The authorities at the Nsawam Medium Security Prison have stated that the inadequate feeding grant allocated to the inmates of the facility is gravely affecting the smooth operations of the prison.
They said currently each of the 2,934 inmates was fed three meals daily with just GH¢1.80, which they described as “a problem to us.”
“Even now our suppliers are not giving us food because we owe them, and it is over one year,” they said.
Increase feeding rate
The Officer in charge (OIC) of the Nsawam Medium Security Prison Deputy Director of Prison (DDP) Samuel Owusu Amponsah, who made this known yesterday, said “this feeding grant is not enough to feed one adult person in a day. So, we will like the government to increase the feeding fee so that we can give the prisoners a good three square meals each day”.
This came to light when the Legal Committee of the Council of State paid a working visit to the facility.
The four-member team, led by its chairman, Sam Okudzeto, visited the prison to familiarise itself with challenges facing its smooth operations and to help find out how those challenges could be resolved.
Mr Amponsah told the committee that there were a number of challenges confronting the smooth administration of the prison such as inadequate medical supplies as well as overcrowding and its associated health problems.
He said the prison was originally built with the capacity to accommodate 317 inmates but currently there were 2,934 inmates and “sometimes it goes up to 4,000”.
Mr Amponsah said the lack of security scanners had compelled personnel to use their bare hands to conduct search on inmates.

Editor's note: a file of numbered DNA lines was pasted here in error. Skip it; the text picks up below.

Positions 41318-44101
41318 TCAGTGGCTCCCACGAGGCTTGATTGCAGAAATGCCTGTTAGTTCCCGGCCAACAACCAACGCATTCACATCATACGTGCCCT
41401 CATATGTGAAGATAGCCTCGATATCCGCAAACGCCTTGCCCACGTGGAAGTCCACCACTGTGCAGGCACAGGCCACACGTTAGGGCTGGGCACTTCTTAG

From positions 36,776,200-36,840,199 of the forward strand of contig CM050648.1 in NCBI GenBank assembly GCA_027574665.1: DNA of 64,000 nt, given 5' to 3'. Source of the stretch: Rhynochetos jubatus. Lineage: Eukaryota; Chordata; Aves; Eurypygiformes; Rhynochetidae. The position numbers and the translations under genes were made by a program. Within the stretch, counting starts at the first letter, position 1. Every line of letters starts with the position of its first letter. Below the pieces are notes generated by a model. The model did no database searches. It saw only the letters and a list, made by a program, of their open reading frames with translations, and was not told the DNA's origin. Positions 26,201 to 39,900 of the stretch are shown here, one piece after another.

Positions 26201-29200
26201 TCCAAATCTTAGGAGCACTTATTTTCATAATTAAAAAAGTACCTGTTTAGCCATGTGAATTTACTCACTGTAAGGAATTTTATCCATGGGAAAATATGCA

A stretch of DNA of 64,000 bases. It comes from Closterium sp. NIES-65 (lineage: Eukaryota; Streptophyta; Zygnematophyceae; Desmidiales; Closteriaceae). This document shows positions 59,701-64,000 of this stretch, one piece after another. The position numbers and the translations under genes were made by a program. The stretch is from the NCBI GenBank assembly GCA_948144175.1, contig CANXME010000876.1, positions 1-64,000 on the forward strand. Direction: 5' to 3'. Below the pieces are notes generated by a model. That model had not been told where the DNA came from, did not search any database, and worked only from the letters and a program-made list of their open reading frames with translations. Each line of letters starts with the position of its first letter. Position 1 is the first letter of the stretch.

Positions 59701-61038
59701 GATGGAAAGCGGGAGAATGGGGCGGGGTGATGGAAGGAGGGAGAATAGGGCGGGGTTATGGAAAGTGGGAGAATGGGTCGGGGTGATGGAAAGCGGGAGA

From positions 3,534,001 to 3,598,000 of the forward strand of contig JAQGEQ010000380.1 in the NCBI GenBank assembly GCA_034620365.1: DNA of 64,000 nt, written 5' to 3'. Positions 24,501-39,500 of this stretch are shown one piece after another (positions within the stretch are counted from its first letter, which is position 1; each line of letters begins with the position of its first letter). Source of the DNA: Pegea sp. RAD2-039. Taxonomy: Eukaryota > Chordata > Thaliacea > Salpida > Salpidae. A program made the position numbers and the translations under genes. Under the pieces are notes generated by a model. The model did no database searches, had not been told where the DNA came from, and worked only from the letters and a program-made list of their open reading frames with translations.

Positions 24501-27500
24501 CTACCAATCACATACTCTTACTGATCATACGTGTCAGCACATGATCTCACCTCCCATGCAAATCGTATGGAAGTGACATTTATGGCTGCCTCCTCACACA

“During the COVID-19 period, it was dangerous for us, and because of human rights, some searches cannot be done on the prisoners because it will infringe on their rights,” he said.
DDP Amponsah appealed to the government to support the prison with scanners, vehicles, a hospital to take care of officers and inmates, computers to digitise recording keeping of the inmates as well as agriculture machinery to allow the facility venture into large-scale farming to supplement the feeding of the inmates.
Mr Okudzeto acknowledged the challenges facing the biggest prison in Ghana, especially overcrowding, saying those challenges would not be different from those having smaller facilities across the country.
“Even the prisoner has human rights because he is a human being; so being packed like sardines and sleeping on the floor in the cells is injurious to their health and mental wellbeing,” he said.
He said prisons were no longer regarded as places for punishment but reforms and called for the needed atmosphere to be provided to facilitate the reformation of inmates.
Mr Okudzeto, therefore, gave an assurance that the committee would work with the Ghana Prison Service to come up with recommendations to the Presidency on what could be done to improve situation at the facility.